1. Deciphering the symptoms
If your child has trouble breathing or diarrhea after eating, you may suspect a food allergy, but sometimes it is hard to tell if that is really the cause. You may find it difficult to accurately assess the situation after asking your child to describe his or her symptoms because your child may not know how to explain what he or she is feeling and may be too fussy to respond at all. Even if you can pin down what is bothering your child, food allergy symptoms are similar to those caused by asthma, environmental allergies, and food intolerances (think lactose intolerance). Luckily, there are a few telltale signs that it might be a food allergy.
2. Food allergies act faster
If your child recently had milk, soy, eggs, wheat, tree nuts, peanuts, fish, or shellfish, your suspicion of a food allergy may be warranted because these foods account for approximately 90 percent of children’s food allergies. However, it is also important to note how long ago your child had these foods, because food allergies typically cause acute symptoms within two hours of the food being eaten, unlike food intolerances, which may cause symptoms as many as 12 hours later.
3. Skin reactions
An itchy skin rash, like hives or eczema, which appears scaly and may blister or peel, may be an indicator that your child is having an allergic reaction to food. Other skin reactions may include skin swelling around the eyes and lips. If the rash or swelling is significant, worsening, or covers much of your child’s body, you should seek medical care.
4. Vomiting and diarrhea
If your child feels sick to his or her stomach, has already vomited, has diarrhea, or is suffering from abdominal pain, his or her body may be trying to expel the food that caused the allergy. Since gastrointestinal symptoms can be caused by a variety of factors, it is important to monitor your child’s condition and consider when and what foods they have recently eaten.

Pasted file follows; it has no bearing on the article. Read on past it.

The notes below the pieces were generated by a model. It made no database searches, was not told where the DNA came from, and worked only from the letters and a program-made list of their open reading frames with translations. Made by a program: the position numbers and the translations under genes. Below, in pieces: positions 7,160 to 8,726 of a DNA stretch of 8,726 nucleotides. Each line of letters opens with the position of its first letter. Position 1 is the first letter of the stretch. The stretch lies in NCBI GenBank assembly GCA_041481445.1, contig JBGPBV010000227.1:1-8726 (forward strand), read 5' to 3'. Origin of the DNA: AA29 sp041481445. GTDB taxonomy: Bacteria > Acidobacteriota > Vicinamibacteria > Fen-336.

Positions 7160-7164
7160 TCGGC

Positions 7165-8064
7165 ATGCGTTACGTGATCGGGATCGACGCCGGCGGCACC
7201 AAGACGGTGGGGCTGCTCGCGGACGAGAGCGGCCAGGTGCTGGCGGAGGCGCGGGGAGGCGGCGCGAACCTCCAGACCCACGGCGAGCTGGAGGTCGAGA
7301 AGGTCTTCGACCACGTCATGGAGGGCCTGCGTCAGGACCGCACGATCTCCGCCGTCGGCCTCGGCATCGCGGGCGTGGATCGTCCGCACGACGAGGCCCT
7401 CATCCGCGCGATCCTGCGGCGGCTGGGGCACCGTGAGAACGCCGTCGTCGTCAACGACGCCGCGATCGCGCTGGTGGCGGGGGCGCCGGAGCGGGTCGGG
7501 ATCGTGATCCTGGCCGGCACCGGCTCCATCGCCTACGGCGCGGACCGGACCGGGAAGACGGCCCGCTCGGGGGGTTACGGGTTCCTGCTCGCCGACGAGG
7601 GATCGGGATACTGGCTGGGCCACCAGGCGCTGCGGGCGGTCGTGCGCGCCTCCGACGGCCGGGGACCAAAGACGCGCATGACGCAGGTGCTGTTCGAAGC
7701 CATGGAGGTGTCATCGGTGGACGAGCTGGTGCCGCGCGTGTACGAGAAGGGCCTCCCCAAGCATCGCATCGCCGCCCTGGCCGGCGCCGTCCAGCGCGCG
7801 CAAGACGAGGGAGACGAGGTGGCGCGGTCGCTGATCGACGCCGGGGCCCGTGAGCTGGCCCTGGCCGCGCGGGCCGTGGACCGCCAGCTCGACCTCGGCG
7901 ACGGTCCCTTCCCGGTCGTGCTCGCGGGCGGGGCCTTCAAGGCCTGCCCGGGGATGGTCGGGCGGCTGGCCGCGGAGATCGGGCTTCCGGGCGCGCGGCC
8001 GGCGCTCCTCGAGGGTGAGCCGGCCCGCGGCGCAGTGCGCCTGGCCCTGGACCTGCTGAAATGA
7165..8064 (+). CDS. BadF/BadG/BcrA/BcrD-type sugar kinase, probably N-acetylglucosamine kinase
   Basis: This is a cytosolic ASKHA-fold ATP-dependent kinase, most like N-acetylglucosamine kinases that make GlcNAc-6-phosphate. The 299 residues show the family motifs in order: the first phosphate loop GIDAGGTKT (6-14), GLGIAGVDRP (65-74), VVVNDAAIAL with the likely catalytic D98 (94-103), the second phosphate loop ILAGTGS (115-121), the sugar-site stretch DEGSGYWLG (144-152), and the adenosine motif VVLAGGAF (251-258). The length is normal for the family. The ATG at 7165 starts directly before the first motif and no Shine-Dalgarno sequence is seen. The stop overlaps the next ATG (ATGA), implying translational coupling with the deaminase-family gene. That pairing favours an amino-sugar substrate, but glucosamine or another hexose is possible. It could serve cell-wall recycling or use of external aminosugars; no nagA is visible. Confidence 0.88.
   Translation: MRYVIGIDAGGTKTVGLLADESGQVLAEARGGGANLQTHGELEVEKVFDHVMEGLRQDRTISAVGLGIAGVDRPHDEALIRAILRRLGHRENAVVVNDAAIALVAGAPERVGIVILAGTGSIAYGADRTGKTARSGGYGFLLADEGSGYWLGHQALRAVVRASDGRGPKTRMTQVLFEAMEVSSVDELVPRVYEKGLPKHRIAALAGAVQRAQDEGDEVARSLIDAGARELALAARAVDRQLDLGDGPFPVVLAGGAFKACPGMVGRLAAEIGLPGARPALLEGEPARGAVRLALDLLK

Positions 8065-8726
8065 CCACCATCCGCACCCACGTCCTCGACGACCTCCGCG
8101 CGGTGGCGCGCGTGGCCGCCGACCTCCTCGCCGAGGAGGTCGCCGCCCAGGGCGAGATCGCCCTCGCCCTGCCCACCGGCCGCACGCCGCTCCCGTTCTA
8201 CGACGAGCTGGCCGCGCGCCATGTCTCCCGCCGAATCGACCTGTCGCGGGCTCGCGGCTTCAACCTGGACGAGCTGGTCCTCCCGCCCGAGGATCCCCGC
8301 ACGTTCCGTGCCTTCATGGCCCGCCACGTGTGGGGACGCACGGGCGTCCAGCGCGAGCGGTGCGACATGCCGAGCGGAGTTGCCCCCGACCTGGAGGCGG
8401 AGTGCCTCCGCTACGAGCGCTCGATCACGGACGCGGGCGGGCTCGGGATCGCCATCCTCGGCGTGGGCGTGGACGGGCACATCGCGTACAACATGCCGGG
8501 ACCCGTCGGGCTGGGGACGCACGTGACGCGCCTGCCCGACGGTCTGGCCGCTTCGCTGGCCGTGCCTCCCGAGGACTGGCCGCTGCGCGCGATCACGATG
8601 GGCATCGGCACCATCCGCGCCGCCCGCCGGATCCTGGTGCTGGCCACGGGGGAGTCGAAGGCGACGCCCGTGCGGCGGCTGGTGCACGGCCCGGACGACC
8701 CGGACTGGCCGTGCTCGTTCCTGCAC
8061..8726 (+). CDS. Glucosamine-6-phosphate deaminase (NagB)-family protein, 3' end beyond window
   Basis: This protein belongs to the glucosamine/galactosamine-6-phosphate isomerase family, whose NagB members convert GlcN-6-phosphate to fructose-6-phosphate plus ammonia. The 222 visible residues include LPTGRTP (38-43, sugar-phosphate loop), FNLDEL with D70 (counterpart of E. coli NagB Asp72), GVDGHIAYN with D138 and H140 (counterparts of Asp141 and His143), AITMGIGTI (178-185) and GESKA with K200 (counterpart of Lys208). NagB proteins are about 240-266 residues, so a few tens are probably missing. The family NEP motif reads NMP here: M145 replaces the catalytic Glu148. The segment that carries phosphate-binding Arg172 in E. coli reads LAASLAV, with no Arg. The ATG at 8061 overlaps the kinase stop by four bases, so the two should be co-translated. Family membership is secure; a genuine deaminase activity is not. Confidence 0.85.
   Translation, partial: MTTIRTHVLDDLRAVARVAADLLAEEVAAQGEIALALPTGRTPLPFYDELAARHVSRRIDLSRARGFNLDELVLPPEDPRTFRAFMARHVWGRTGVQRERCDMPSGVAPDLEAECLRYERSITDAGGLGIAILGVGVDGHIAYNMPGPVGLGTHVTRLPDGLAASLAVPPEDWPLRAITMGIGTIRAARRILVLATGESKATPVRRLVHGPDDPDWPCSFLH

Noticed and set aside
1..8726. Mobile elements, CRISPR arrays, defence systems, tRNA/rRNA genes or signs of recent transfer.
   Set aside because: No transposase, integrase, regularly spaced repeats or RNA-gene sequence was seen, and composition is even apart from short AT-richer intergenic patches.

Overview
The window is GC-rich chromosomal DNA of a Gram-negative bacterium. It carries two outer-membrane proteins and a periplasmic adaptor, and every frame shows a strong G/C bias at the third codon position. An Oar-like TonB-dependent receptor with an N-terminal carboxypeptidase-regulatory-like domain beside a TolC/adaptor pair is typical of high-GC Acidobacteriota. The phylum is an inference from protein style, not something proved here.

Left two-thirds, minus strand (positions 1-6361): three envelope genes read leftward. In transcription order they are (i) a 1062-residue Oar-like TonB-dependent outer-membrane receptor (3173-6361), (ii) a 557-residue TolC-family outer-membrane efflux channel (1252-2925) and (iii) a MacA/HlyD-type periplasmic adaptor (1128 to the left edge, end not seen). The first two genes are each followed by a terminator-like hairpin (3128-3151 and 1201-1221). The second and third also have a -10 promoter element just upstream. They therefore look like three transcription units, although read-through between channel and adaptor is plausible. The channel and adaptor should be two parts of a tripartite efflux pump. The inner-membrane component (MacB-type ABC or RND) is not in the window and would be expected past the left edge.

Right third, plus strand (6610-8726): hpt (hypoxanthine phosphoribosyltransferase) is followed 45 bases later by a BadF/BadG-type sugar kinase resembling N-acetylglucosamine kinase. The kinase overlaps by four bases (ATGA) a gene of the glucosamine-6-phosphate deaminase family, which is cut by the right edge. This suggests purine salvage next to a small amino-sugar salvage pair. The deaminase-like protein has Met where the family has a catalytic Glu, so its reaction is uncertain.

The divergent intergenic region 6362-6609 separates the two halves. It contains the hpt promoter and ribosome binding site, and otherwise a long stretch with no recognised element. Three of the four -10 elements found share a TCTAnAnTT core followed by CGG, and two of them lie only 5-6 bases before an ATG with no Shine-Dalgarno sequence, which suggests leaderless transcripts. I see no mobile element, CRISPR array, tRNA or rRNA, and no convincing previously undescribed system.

5. Respiratory symptoms
Food allergies may also affect your child’s respiratory system, including his or her lungs and throat. This may cause difficulty breathing and other symptoms, such as coughing, wheezing, a runny nose, or swollen lips, tongue, eyes, or face. You should seek emergency care if these symptoms result in trouble breathing or swallowing, or if your child has a short, barking cough, because he or she may be experiencing anaphylaxis.
If your child shows signs of a full-body reaction within two hours of eating an allergen, call 911 immediately. This type of reaction is called anaphylaxis, and it affects multiple organ systems, in addition to causing blood pressure to drop. It may even cause a reaction within just minutes. Symptoms such as a sense of impending doom or fear, difficulty breathing, pale skin, dizziness, lightheadedness, and loss of consciousness indicate a life-threatening emergency that needs to be treated immediately.
- Joneja JV
- The Health Professionals Guide to Food Allergies and Intolerances.
- Food Allergies: A Complete Guide for Eating When Your Life Depends on It.
Food Allergy Research & Education.
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